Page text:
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Of the three main types of damp (rising damp, condensation damp and penetrating damp), it is rising damp that fills people with the most dread.
It is true that it can be quite awkward to fix – and it can be costly. Fortunately, it’s the least common type of damp.
Condensation damp, on the other hand, is usually the easiest damp problem to resolve. Often it can be addressed relatively simply by improving ventilation in the home or changing some everyday habits, such as not drying clothes on radiators. If treated early enough, a lick of damp proof paint may do the trick. That just leaves penetrating damp. It sits somewhere in the middle of the two, but penetrating damp treatment cost can be expensive.
The reason for this is that usually there are two associated costs with penetrating damp. In the vast majority of cases, penetrating damp is caused by some sort of building defect. Obviously, the defect that is causing the penetrating damp will need to be repaired first – and then you have the secondary cost of treating the effects of the penetrating damp itself.
The cost of addressing building defects
Of course, it’s virtually impossible to put a figure on how much it will cost you to repair the underlying cause of penetrating damp in a property. Some common causes of penetrating damp include cracks in the guttering, issues with roofing, or leaking pipes. In a survey conducted by Which? 50% of respondents who had faced penetrating damp in a property said that they had called in the services of a builder. Interestingly though, 22% said they had dealt with the structural/building defect themselves.
The lesson to learn here is that although it could well be something quite major and serious, often the defect itself is something relatively minor and easy to fix. One of the best ways of keeping penetrating damp treatment cost down is to spot it early.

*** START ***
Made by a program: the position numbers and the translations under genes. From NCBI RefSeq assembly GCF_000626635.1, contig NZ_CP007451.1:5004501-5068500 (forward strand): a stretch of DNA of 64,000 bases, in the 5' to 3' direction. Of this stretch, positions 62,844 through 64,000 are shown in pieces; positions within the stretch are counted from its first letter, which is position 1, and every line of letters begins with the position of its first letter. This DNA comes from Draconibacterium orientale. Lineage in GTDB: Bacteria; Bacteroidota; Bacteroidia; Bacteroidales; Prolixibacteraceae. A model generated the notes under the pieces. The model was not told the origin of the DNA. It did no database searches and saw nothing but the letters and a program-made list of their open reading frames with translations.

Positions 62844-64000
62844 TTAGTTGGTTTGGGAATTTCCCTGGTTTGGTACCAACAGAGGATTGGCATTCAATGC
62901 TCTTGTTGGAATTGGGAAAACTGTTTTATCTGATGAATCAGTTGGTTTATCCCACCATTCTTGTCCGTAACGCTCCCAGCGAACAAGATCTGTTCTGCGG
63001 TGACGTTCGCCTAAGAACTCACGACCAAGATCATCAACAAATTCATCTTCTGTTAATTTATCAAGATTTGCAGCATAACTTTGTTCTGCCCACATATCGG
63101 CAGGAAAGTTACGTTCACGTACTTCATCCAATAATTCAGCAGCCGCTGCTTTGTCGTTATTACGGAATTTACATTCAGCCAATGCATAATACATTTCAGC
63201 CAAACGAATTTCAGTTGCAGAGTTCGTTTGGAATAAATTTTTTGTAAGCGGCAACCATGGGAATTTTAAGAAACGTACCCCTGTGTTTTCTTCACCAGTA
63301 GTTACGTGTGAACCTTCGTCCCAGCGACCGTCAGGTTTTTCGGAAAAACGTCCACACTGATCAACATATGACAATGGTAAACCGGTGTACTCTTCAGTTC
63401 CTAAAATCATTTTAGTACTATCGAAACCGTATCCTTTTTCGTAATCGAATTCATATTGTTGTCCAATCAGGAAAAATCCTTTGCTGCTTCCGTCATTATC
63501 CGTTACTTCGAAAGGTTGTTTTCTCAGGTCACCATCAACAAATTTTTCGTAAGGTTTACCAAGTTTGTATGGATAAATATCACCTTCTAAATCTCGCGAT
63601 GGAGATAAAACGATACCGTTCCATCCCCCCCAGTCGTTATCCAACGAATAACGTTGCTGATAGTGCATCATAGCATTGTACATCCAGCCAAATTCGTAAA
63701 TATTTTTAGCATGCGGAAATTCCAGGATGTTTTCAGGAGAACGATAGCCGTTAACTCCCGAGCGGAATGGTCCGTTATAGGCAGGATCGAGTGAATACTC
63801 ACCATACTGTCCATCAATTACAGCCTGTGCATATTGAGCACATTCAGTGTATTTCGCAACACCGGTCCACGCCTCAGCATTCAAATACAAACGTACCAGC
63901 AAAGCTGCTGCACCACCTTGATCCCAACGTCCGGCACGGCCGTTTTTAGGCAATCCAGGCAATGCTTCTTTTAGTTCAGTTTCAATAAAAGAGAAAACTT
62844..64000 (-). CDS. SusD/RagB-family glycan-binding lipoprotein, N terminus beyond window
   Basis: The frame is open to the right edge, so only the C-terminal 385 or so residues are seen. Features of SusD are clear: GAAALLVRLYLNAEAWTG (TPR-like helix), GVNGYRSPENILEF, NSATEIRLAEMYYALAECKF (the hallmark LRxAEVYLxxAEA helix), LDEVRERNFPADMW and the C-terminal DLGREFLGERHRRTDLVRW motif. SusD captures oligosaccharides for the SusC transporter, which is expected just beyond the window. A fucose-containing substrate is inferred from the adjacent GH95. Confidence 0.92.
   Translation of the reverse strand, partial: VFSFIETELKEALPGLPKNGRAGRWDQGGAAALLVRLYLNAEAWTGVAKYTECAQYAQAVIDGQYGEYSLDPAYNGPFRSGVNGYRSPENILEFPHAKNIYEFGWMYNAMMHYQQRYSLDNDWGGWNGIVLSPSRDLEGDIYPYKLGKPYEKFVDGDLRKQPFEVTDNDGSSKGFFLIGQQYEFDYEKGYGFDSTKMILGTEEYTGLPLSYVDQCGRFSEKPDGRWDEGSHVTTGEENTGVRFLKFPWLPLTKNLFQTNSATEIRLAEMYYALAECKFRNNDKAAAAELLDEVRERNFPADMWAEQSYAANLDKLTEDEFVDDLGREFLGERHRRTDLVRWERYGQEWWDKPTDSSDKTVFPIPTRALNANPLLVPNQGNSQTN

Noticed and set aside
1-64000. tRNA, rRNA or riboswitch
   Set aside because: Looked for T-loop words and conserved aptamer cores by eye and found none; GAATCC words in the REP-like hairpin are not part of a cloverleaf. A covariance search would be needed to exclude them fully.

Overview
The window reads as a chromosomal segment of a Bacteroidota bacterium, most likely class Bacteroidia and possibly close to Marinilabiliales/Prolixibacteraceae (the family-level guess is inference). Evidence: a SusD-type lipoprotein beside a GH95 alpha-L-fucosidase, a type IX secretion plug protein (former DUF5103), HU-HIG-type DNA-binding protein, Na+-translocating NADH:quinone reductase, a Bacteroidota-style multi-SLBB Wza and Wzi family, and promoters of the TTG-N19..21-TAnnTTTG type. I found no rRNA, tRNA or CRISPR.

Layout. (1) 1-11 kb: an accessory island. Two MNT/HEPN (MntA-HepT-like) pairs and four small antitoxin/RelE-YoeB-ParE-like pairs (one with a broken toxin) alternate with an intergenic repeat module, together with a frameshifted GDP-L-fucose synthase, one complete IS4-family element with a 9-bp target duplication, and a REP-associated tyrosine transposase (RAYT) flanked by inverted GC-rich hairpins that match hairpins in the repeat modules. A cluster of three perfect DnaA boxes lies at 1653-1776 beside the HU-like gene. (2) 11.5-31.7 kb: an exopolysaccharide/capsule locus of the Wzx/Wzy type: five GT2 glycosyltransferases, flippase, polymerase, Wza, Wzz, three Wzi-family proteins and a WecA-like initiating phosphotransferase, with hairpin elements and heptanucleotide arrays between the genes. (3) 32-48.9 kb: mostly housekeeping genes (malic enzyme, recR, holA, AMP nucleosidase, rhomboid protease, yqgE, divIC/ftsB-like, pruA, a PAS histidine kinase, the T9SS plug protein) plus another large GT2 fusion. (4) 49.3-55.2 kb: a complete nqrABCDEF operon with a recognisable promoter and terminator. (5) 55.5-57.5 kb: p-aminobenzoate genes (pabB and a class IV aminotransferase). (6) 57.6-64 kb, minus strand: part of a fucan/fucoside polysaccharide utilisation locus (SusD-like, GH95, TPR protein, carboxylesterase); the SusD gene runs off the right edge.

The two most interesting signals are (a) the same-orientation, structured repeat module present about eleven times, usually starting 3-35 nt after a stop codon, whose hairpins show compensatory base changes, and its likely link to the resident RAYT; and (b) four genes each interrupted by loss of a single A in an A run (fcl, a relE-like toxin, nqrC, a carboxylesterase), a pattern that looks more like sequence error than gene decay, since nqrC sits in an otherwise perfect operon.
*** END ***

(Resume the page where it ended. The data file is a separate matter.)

Symptoms of penetrating damp
The symptoms of penetrating damp are fairly easy to spot. You might notice discolouring to painted surfaces or wallpaper. Plaster might appear to be blistering and disintegrating. Localised damp patches that seem to appear at random are another common sign, or you might see a growth of mould and experience a musty smell.
If you notice any of the above symptoms, that’s your cue to examine the property for defects.
In an ideal world, maybe we should all be carrying out forensic checks on our homes on a weekly basis! In reality, that’s unlikely to happen. Our lives are busy enough without timetabling in a weekly guttering/roofing inspection – but the sooner you spot a defect the better and it will keep the costs of addressing penetrating damp down.
The cost of treating penetrating damp
But, let’s look at the worst case scenario – either you didn’t spot the symptoms or you ignored them for too long. Now you have reached the point where you have to deal with it.
Let’s say you have paid a builder to fix the defect (or you’ve done it yourself), what other penetrating damp treatment cost will there be?
Well, again, it’s virtually impossible to give a ‘typical price’ – it will depend on the extent of the damage and the size of the property, amongst other things. However, what we can look at are some of the most common treatments for penetrating damp and how much the average costs for these are.
Penetrating damp is often caused by issues within the cavity walls of a property. If a blockage has occurred, the average price of clearing them out in one area varies from £130-£350. Inserting a basic cavity tray to stop water from an outer wall penetrating an inner wall will typically cost around £250 for a one metre wall. If a weakness is identified in a wall, inserting a new damp proof course might cost as little as £165 for a one metre wall up to £350 for a 5 metre wall.
All these prices are national average prices. Bear in mind that some areas of the country, such as the South East, tend to more expensive.
If damaged exterior walls are allowing damp to penetrate, once the damage itself has been fixed, a coating of exterior damp proof paint will often suffice. This should cost between £100 and £500, depending on the size of the affected area.
When thinking about penetrating damp treatment cost, it’s interesting to look at the range of prices that you could face. A serious issue, untreated for a long time, could require a tanking treatment – in most cases the cost of this will run into thousands of pounds. On the other hand, the issue could be something as simple as a window that needs resealing. You could probably fix that DIY and get change from a £20 note! So, prevention is always better than cure and it certainly pays to be vigilant.